Archive | 2022

The Condemnation of a Going Concern

Section 708 of the Eminent Domain Procedure Law (“EDPL”) provides that the acquisition of other than real property, the acquisition shall be in the manner and procedure prescribed for the acquisition of real property by the EDPL. The provision is hardly noticed.  There are no cases annotated in McKinney’s Volume 16A.  But there are cases out there for review if you know about them. Matter of Port Auth. Trans-Hudson Corp. (Hudson Rapid Tubes Corp.), 20 NY2d 457 (1967).  In this case, the Port Authority of New York and New Jersey… read more

Posted in Condemnation of Going Concern, EDPL Section 708, Valuation of Going Concern
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When an Easement Is Really a Direct Taking

The right of an owner to just compensation for property taken by eminent domain is one guaranteed by the federal and state constitutions.  (Federal Constitution, Fourteenth Amendment; NY Constitution, Art. 1, Subd. 7).  The constitutional requirement of “just compensation” mandates that the property owner be indemnified so that he may be put in the same relative position, insofar as this is possible, as if the taking had not occurred.  City of Buffalo v J.W. Clement Co., Inc., 28 NY2d 241 258 (1971); Rose v State of New York, 24 NY2d… read more

Posted in Condemnation, Direct Taking, Easements, Eminent Domain
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The Expert Witness in a Condemnation Trial

The fundamental rule is that the qualifications of a witness as an expert is a determination within the sound discretion of the trial court.  Smith v City of New York, 238 AD2d 500 (2d Dept 1997). An expert, once qualified, is allowed to testify as to the expert’s opinion.  Sec. 7-301, Prince on Evidence (11th Ed. P. 456).  In a condemnation case, the evidence before the court will be expert testimony by appraisers, zoning experts and other valuation experts. As one court has stated, “impartiality should be the touchstone of… read more

Posted in Appraisers, Condemnation, Eminent Domain, Expert Witness, Independent Expert, Opinion Evidence, Qualifications
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May a Religious Organization’s Land be Condemned?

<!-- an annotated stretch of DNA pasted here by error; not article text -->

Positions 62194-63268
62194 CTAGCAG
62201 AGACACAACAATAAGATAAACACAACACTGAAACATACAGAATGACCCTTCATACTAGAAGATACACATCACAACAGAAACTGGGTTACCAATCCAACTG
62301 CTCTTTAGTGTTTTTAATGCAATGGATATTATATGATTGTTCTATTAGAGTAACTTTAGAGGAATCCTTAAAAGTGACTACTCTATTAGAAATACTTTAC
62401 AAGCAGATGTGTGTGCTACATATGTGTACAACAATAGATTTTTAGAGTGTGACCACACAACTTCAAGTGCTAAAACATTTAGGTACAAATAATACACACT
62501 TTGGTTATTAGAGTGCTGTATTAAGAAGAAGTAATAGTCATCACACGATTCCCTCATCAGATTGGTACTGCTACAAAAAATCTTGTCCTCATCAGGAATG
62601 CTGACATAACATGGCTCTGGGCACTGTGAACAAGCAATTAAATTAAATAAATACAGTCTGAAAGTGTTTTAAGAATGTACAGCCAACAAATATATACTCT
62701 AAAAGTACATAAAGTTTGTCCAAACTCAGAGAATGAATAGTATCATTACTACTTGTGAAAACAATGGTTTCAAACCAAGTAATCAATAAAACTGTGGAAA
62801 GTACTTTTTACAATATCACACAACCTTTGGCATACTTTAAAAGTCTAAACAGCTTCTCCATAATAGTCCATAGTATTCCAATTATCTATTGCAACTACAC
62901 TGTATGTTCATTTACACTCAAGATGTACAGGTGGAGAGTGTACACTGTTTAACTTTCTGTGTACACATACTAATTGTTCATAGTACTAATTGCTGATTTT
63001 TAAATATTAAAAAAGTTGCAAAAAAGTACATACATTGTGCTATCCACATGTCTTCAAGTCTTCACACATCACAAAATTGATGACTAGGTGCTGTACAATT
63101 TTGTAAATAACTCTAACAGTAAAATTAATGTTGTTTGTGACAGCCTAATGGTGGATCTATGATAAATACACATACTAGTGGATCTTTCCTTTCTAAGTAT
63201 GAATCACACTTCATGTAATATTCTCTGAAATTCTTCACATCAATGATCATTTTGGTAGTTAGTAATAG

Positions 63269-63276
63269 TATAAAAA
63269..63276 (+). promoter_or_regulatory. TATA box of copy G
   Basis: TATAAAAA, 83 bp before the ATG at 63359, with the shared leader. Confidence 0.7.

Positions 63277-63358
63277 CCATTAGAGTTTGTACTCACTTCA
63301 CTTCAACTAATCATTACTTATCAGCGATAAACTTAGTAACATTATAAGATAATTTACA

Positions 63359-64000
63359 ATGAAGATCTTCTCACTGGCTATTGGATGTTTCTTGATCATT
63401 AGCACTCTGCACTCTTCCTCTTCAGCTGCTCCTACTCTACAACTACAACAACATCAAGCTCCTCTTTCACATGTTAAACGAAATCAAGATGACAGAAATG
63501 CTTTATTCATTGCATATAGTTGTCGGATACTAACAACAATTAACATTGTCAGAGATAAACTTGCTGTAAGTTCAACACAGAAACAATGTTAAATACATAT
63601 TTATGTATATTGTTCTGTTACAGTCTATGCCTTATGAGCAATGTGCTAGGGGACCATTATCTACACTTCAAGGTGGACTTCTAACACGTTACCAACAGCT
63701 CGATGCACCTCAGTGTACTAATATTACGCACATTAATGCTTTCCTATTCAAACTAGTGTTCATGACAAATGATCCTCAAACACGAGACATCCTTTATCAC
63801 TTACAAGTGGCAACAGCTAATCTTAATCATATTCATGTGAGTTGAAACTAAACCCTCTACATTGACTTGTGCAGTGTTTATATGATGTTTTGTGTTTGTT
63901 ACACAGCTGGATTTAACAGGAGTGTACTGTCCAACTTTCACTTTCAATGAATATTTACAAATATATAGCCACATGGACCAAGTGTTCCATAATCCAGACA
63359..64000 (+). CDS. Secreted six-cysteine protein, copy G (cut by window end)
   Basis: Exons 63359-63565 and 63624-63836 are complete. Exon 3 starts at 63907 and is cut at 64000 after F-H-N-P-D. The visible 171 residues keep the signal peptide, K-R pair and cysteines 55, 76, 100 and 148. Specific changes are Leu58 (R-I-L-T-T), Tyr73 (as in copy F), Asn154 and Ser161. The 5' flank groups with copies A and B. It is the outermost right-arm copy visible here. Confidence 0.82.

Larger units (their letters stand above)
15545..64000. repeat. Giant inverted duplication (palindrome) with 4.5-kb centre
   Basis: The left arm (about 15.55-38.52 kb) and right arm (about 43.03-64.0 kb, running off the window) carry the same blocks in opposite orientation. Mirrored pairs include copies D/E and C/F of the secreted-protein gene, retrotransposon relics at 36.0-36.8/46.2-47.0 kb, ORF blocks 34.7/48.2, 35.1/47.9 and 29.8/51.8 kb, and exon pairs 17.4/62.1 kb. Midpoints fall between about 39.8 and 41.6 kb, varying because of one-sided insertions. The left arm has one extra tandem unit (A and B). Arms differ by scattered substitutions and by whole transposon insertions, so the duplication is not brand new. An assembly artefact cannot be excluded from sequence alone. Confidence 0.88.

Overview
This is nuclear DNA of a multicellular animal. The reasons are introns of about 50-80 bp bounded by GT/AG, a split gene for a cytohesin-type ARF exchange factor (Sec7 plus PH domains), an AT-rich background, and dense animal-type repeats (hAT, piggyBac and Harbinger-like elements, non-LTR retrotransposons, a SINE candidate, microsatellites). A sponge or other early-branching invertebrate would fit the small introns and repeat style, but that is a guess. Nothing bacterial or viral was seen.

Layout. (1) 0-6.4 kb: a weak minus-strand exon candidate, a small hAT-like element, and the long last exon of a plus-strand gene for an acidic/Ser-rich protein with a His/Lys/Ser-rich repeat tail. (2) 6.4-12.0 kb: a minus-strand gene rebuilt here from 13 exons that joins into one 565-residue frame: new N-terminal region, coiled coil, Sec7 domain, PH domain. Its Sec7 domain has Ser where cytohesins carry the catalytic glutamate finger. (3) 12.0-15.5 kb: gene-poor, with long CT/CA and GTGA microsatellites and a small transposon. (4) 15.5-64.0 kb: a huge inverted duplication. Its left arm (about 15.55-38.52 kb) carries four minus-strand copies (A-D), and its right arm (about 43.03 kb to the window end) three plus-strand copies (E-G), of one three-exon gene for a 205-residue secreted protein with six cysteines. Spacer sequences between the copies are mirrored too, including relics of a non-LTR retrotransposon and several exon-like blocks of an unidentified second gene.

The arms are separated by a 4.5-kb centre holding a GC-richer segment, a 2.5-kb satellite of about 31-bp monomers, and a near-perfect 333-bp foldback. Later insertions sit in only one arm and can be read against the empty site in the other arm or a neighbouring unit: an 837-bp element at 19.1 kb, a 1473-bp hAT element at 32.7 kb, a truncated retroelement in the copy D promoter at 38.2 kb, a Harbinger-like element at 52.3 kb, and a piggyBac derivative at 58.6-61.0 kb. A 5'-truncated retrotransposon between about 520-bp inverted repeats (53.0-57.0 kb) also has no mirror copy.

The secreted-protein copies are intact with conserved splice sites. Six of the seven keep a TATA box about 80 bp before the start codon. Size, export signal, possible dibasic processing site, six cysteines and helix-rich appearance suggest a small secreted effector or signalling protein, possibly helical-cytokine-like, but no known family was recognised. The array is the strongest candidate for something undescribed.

Yes, if the procedural and due process requirements of the Eminent Domain Procedure Law are complied, a church or synagogue’s land may be taken by eminent domain. Religious organizations often alleged that they are protected by the Religious Land Use and Institutionalized Persons Act (42 USC § 2000cc et seq.).  However, the Act only applies to a zoning and landmarking law.  Case law provides that a government’s exercise of eminent domain does not constitute an application of a zoning law.  See St. John’s United Church of Christ v City of… read more

Posted in Eminent Domain, Religious Land Use & Institutionalized Persons Act, Religious Organization
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Condemnation Award of $669,00 Made for Staten Island Wetlands

The Appellate Division, Second Department affirmed an award of $669,00 made by Justice Wayne P. Saitta.  Matter of City of New York, New Creek Bluebelt (Galarza). This condemnation case involved the taking of a vacant 21,000 square foot lot in Staten Island which was designated 100% wetlands. The former property owner Ivan Galarza retained Goldstein, Rikon, Rikon & Levi, P.C.  The Manhattan law firm was founded in 1923 and limits its practice to eminent domain – condemnation matters. Wetland cases present difficult legal and valuation issues. As Justice Saitta wrote:… read more

Posted in Increment, Valuation, Wetlands
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